Exploring Long-term Protection of Normal Human Fibroblasts and Epithelial Cells from Chemotherapy in Cell Culture

Exploring Long-term Protection of Normal Human Fibroblasts and Epithelial Cells from Chemotherapy in Cell Culture
Authors: Pasha Apontes, Olga V. Leontieva, Zoya N. Demidenko, Fengzhi Li, Mikhail V. BlagosklonnyOncotarget. 2011 March 2(3): 222-233; PMCID: PMC3260824

Background: Microtubule-targeting agents or mitotic inhibitors are commonly used in chemotherapy for cancer. These agents kill proliferating, or cycling, cells by causing fatal mitotic arrest. Because many normal cells cycle very frequently (bone marrow cells, hair follicles, mucosal cells, endothelial cells), these normal cells are also affected by chemotherapy, leading to many side effects and reduced chemotherapy treatment.

Purpose: To investigate chemotherapeutic cyclotherapy by utilizing special characteristics of cancer cells (dysregulation of the PI-3K/mTOR pathway and lack of p53 expression) and cell cycle arresting drugs to selectively arrest and protect normal cells during chemotherapy, then demonstrate proper recovery of normal cells following treatment.

Methods: Normal cell lines (WI-38 fibroblasts, ARPE-19 retinal pigment epithelial cells, NKE normal kidney epithelial cells) and MDA-MV-231 breast cancer cells were tested with various combinations of nutlin-3a, a cell cycle arresting drug selective for cells expressing p53, nocodazole, a mitotic inhibitor, rapamycin, a mild cytostatic agent, and metformin, an anti-diabetic drug that simulates fasting by decreasing glucose and insulin levels.

Results: G1 and G2 arrest by nutlin-3a prevented mitotic arrest caused by nocodazole in normal WI-38 fibroblasts and RPE cells, but not MDA-MB-231 breast cancer cells. WI-38 and RPE cells showed long-term recovery following removal of nocodazole. A combination of rapamycin and metformin caused G1/G2 arrest and partially prevented mitotic arrest caused by nocodazole in WI-38t cells, but not MDA-MB-231 cancer cells. Combinations of nutlin-3a with rapamycin were the most effective in protection of NKE cells. A metformin + rapamycin combination was moderately protective. Studies indicated that rapamycin may increase the durability of arrest by Nutlin-3a and improve the reversibility of arrest.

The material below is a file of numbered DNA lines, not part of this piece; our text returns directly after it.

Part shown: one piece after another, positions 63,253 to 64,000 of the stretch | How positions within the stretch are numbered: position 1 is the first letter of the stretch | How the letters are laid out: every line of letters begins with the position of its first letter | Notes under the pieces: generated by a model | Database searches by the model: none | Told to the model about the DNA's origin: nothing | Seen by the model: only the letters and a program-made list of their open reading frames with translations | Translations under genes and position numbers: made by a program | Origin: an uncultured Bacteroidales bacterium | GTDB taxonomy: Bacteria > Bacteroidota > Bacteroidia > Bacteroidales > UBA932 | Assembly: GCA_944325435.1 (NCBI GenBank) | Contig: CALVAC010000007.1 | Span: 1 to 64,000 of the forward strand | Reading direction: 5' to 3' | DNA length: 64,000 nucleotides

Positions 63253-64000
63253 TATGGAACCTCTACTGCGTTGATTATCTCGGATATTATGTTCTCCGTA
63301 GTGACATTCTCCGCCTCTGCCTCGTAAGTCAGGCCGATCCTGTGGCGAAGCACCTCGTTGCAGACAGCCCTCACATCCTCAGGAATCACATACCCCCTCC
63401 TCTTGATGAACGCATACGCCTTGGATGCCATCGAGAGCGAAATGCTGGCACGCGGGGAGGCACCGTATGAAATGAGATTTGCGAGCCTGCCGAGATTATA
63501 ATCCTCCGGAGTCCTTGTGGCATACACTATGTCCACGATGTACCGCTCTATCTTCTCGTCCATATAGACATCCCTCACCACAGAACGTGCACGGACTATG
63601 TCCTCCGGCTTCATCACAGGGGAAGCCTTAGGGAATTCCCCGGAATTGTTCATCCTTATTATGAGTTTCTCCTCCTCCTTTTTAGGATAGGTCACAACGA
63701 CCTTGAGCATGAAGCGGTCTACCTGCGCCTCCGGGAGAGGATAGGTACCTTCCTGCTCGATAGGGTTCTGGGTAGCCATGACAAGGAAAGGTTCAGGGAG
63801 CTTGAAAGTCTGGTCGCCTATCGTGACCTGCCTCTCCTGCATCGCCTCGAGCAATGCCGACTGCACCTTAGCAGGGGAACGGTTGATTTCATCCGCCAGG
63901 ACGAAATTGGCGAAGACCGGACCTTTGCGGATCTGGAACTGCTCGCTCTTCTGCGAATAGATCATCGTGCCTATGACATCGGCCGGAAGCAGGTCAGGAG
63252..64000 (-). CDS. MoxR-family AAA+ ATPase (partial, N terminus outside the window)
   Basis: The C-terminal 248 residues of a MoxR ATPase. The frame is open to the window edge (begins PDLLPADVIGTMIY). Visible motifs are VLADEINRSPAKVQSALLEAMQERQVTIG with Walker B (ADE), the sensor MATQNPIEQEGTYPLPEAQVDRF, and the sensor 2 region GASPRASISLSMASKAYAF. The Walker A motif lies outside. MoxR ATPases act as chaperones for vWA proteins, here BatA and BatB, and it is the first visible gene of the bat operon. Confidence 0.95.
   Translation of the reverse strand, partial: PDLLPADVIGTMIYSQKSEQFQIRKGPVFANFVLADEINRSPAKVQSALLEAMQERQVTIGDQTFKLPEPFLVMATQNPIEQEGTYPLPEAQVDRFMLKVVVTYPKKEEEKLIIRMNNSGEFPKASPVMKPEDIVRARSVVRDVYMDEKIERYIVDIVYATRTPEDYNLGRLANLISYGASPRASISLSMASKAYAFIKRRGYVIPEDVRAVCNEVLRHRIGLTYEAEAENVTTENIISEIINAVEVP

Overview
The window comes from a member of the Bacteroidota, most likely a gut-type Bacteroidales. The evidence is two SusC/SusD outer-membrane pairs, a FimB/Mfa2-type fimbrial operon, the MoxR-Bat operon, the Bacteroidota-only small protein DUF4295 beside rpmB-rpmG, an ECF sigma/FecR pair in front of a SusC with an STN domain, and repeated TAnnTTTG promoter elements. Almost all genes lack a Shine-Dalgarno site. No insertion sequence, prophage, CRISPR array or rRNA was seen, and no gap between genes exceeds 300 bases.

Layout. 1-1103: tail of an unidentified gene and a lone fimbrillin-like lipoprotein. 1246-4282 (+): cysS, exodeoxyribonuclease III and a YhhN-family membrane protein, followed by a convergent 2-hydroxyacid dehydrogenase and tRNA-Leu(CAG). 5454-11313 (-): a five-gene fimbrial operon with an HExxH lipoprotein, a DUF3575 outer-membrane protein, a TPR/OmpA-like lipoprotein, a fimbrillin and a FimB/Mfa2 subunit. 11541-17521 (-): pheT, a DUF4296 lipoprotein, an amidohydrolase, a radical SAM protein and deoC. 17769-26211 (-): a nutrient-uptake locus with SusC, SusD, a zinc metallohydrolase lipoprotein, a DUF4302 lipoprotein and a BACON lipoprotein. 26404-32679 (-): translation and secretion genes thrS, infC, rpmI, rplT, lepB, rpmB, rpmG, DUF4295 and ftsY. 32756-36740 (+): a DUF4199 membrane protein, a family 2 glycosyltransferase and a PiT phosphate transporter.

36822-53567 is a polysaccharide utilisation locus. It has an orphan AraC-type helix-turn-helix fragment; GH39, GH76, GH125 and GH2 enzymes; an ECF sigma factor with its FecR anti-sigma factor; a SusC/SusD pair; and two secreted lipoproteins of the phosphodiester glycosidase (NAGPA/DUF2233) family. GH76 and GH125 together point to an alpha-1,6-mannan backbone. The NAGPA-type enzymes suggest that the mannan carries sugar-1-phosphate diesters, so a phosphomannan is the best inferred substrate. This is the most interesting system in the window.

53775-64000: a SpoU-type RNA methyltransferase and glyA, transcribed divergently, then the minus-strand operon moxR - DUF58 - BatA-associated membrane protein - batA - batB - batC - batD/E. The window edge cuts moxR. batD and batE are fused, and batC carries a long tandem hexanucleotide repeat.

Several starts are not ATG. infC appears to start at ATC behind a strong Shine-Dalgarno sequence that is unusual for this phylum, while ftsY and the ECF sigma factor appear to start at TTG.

Findings of Note: Recent studies involving Nutlin-3 administration in mice have shown that protection in culture is applicable in vivo. The combination of metformin and rapamycin (in addition to having protective effects against mitotic inhibitors for normal cells) was toxic by itself to MDA-MB-231 cancer cells due to reduction in glucose levels, as cancer cells display a glycolytic phenotype that requires glucose.

Author’s Conclusion: Nutlin-3a, nutlin-3a plus rapamycin, and rapamycin plus metformin may improve the duration and success of chemotherapy involving mitotic inhibitors. Low concentrations of rapamycin and metformin combined with fasting are recommended for current use prior to chemotherapy treatments for increased effectiveness. (Nutlin-3a is not yet approved for clinical use.)

Reviewer’s Comments: This paper was an excellent example of various research findings being combined to develop improved treatment methods. Study of the cell cycle and development of reversible cell-arresting drugs, identification of differences in surface marker expression and pathway function in normal and cancer cells, and an understanding of the effects of low glucose conditions on cancer cells enabled successful preliminary tests of improved therapeutic treatments.

By |2012-03-28T13:46:38+00:00March 28th, 2012|Categories: Publication Review|0 Comments

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